Language, technology, culture, the big brain: these are the known differences between humans and other apes. Scientists are now adding a new difference: the Homo sapiens body uses water more efficiently. This difference may have played a major role in human evolution.
The human body needs 30 to 50 percent less water than other primates. This is evidenced by the first study that compared the amount of water people use and a number of other monkey species and replenish water daily. In total, the scientists examined 352 people – from farmers and fishermen to office workers – and 72 different species of monkeys.
If you reduce all the moisture a person consumes in a day with the amount of sweat and urine coming out again, the average person consumes about three liters of water per day. Chimpanzees and gorillas multiply quickly. It’s very striking, when you realize that humans sweat a lot more than other monkeys, and they are also much more active throughout the day. But the results leave no other conclusion open. studying Back In current biology.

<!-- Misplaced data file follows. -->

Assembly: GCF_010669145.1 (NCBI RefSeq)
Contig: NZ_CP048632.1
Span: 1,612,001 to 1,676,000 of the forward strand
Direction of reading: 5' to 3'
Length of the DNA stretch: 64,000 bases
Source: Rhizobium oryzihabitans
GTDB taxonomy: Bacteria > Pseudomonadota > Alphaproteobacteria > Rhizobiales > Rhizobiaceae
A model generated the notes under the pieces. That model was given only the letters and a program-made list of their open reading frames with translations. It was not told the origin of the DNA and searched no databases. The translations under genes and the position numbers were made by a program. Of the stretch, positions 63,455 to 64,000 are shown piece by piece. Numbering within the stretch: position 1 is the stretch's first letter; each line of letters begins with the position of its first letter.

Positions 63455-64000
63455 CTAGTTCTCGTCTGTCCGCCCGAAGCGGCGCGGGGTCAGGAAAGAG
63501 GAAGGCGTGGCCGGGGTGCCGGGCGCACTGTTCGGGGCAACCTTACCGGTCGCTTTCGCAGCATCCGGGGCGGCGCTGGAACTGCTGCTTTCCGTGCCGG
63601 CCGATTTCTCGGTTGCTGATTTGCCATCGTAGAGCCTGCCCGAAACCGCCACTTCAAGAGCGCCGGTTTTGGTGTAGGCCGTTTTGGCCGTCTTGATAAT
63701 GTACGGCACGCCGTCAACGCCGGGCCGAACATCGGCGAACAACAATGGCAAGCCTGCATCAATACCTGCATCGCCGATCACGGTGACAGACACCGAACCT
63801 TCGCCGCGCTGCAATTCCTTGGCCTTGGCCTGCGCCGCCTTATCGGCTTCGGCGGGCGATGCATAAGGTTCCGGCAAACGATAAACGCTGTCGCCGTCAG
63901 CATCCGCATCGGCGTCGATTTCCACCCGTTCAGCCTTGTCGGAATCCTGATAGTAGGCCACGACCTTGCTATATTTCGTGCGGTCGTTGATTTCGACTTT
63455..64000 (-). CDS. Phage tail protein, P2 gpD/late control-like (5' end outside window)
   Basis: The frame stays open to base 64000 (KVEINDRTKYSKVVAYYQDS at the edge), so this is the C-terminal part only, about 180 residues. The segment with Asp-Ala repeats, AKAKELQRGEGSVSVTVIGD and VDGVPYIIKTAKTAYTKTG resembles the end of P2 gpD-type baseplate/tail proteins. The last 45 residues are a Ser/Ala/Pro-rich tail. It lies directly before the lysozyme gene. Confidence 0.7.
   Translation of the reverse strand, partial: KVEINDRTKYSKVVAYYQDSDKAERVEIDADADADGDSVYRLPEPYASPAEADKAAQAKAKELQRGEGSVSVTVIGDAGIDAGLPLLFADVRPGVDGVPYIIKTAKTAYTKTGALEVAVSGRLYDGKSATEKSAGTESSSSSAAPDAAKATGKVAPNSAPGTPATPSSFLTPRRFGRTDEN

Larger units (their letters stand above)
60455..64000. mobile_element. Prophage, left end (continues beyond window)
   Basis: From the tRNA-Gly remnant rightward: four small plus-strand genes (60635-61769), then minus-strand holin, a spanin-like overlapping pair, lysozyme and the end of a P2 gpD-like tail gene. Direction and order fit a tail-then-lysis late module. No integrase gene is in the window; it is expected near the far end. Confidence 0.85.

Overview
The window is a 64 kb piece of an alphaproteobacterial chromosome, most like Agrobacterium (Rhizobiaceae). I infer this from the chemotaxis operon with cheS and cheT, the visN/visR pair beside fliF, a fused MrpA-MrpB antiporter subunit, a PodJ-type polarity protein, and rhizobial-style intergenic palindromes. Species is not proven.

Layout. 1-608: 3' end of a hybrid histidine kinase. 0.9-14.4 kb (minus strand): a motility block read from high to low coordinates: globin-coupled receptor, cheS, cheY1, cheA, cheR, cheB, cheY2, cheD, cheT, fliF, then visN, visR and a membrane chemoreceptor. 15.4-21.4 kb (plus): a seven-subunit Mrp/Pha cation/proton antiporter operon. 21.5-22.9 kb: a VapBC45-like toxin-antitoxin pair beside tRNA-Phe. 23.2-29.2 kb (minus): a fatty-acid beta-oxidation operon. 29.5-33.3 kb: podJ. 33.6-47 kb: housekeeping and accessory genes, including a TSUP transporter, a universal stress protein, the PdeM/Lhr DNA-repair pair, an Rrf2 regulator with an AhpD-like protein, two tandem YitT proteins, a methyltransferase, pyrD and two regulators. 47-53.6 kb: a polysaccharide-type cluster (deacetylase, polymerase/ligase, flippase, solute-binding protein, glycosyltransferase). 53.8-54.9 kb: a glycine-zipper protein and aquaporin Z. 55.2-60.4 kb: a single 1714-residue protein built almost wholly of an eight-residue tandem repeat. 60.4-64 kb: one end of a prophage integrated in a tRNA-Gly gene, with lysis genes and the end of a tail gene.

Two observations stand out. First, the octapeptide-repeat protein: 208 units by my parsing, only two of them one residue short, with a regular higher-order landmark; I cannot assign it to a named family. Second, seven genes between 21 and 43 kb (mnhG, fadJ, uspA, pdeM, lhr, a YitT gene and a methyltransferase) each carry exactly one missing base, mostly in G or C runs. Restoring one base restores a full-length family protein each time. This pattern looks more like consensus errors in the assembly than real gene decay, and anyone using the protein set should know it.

Perhaps the difference in moisture consumption played a major role in the evolution of our species. After all, if you can stay without water for too long, you won’t have to be near rivers, lakes, or springs all the time. You can then discover new areas that may be very suitable for hunting or gathering.
Even if you could go without water for a little longer, lead researcher Hermann Bontzer explains, that must have been a huge advantage for our ancestors trying to build life in a dry savannah.
Less thirst or a stellar nose?
Now the next step for scientists is to discover how this more efficient use of water occurs. People could slowly be less thirsty. Babies also drink about a quarter less milk than monkey babies.
But the shape of the nose can also play a role. Unlike the flat nose of a monkey, our protruding nose helps cool and condense water (steam) in the air. This seems to allow us to conserve more water with each breath.
The young scientist Eugene Dubois discovered the missing link between ape and man at the end of the nineteenth century. On NPO Kennis do you see How this great discovery was forgotten in evolutionary biology.
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